It’s the kind of news that usually comes after a long and successful career.
Head coach Scott Marr got the news after his 14th season at the helm of the University at Albany men’s lacrosse program. He will be inducted into the Adirondack Chapter of the U.S. Lacrosse Hall of Fame on June 25 at a ceremony in the Franklin Terrace Ballroom in Troy.
“I was certainly surprised. At this point in my career, I don’t know if I’m Hall of Fame material,” Marr said. “Hopefully, I still have a long way to go in my career. But it was a surprise, and a nice honor to be recognized.”
Marr has coached UAlb-any for all but the first season since the program made the jump to Division I. His teams are a combined 120-102 overall and 48-19 in the America East Conference. The Great Danes have won six America East championships and made six NCAA tournament appearances. They reached the quarterfinals this year for the second time in program history before bowing to Notre Dame in overtime.
He also has coached two Tewaaraton Award winners, as Miles and Lyle Thompson shared the award after a historic scoring season for the Great Danes. Lyle was also a finalist for the award in 2013. He also coached Frank Resetarits, a Tewaaraton finalist in 2007, the year Marr was named USILA Division I National Coach of the Year.
He has been named America East Coach of the Year four times, including the last two seasons, during which his Great Danes went 10-0 in the conference.
“The last couple years have been special for this group, and this has been the highlight of my career here so far,” Marr said. “It was a tight-knit group of kids and coaching staff, and the immediate family around us with the parents and everyone. We didn’t end up winning a national championship, but we felt really good about our team and that we were capable of doing something like that. That’s just a great feeling when you have that going through your locker room.”
Marr played high school lacrosse for Yorktown, in Section I, and was a high school All-American who played in the state semifinals twice. He continued his playing career at Johns Hopkins University, winning a national championship in 1987 and finishing runner-up in ’89.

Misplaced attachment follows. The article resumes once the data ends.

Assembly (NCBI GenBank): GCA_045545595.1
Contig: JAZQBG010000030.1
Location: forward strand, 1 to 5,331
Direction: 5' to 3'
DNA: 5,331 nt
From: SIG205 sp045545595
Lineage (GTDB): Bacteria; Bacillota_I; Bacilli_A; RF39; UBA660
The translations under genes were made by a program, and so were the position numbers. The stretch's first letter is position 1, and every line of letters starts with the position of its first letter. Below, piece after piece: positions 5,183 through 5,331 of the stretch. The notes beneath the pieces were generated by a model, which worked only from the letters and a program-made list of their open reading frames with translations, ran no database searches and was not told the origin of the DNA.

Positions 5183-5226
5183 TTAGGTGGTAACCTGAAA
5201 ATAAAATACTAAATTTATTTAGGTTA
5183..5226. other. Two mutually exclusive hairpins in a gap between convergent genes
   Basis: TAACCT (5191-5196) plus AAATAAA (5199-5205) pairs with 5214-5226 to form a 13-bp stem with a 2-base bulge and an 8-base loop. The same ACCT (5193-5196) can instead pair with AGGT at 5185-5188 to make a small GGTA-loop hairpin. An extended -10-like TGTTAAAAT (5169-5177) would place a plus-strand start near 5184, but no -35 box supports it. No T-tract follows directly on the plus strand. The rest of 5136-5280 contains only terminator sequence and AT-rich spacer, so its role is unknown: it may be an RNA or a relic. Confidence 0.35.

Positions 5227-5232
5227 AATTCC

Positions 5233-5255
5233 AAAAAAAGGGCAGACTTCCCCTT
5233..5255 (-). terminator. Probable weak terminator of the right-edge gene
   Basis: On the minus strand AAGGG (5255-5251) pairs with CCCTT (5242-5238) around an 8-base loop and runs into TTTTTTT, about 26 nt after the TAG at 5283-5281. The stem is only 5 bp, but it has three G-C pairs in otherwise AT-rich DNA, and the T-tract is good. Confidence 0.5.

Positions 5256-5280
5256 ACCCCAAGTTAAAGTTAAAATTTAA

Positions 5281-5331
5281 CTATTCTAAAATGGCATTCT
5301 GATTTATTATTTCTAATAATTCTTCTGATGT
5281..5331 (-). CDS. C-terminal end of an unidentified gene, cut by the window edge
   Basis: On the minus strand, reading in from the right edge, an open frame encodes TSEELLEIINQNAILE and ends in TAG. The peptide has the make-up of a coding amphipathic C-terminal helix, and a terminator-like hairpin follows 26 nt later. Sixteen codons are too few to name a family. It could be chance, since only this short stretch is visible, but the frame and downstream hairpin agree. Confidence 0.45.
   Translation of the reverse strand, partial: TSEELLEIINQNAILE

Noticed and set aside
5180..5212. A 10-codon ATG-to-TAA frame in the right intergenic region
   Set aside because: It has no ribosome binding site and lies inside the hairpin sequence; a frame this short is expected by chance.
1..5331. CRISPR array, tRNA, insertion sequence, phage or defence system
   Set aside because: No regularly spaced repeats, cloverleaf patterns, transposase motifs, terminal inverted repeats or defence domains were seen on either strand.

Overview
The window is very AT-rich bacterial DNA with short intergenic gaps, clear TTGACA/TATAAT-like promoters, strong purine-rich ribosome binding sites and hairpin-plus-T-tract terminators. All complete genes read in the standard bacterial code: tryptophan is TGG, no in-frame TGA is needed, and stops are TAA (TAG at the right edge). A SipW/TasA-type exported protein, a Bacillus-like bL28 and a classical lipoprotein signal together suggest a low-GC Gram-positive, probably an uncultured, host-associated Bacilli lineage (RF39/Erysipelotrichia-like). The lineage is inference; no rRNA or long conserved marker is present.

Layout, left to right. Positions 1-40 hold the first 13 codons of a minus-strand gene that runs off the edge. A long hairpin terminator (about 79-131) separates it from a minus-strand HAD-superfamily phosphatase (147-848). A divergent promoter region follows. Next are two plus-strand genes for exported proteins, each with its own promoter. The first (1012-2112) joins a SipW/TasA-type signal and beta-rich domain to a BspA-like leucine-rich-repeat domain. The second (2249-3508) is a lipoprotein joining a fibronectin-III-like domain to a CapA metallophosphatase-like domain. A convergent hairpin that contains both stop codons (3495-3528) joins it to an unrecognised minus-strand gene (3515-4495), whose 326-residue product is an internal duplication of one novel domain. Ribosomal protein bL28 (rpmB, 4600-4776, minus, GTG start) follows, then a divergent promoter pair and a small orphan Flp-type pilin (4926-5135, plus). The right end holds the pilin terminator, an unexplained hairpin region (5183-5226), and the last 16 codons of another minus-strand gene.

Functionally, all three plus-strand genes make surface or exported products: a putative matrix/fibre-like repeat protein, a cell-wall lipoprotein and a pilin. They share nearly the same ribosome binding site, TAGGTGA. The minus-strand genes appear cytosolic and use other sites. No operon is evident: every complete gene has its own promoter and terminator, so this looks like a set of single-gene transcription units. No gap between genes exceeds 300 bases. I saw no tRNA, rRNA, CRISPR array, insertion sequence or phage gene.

After graduating, he was an assistant coach and offensive coordinator for Delaware from 1992-94, when the Blue Hens claimed three straight conference championships.
He moved on to assist at Maryland, also as offensive coordinator, from 1995-2000. The Terrapins reached the championship game three of those seasons (1995, ’97, ’98) and finished as runners-up. His guidance helped the team net a school single-season record 236 goals in 1998.
“Along the way, from my playing days at Yorktown and Hopkins to coaching at Delaware and Maryland, I’ve taken something from every one of those experiences and tried to mold my own style,” Marr said. “Jim Turnbull, who was my high school coach, was very liberal, very free in how we played. We played a very fun, fast game, kind of like we do here. At Hopkins, coach [Don] Zimmerman was really disciplined and really taught me a lot about preparation, your work ethic on and off the field. Those things were huge.
“At the University of Delaware, coach [Bob] Shillinglaw, he really allowed me to blossom as an offensive coach early in my time there. He gave me a lot of responsibility in my first year, and in my three years there, really gave me the reins and let me experiment and do different things. Working with him, he was a very smart, offensive-minded guy. We ran a lot of different things at Delaware, so I got a good idea of what I liked and what I didn’t like. The opportunity to share different ideas with him was awesome.
“When I was at Maryland, I think coach [Dick] Edell really taught me how to be a head coach and how to teach people and how you go about your daily business in the office, around the campus, recruiting, how you sit in somebody’s living room and sell them on the school. The people side of things is what coach Edell really instilled in me.”
Outside the collegiate game, Marr also has been an assistant coach for the United States. He was on the staff when the Americans won the 1999 World Cup, and again when they were silver medalists in 2006 World Lacrosse Championship.
Looking to continue what already has been a successful career, Marr leads the program into its 16th Division I season next spring with a good deal of momentum.
“I definitely feel we’re in a really good place,” he said. “The key to it is the kids have all bought in. It’s a tight group of guys, they all get along, and moving forward, talent-wise, we bring back a very good team next year.”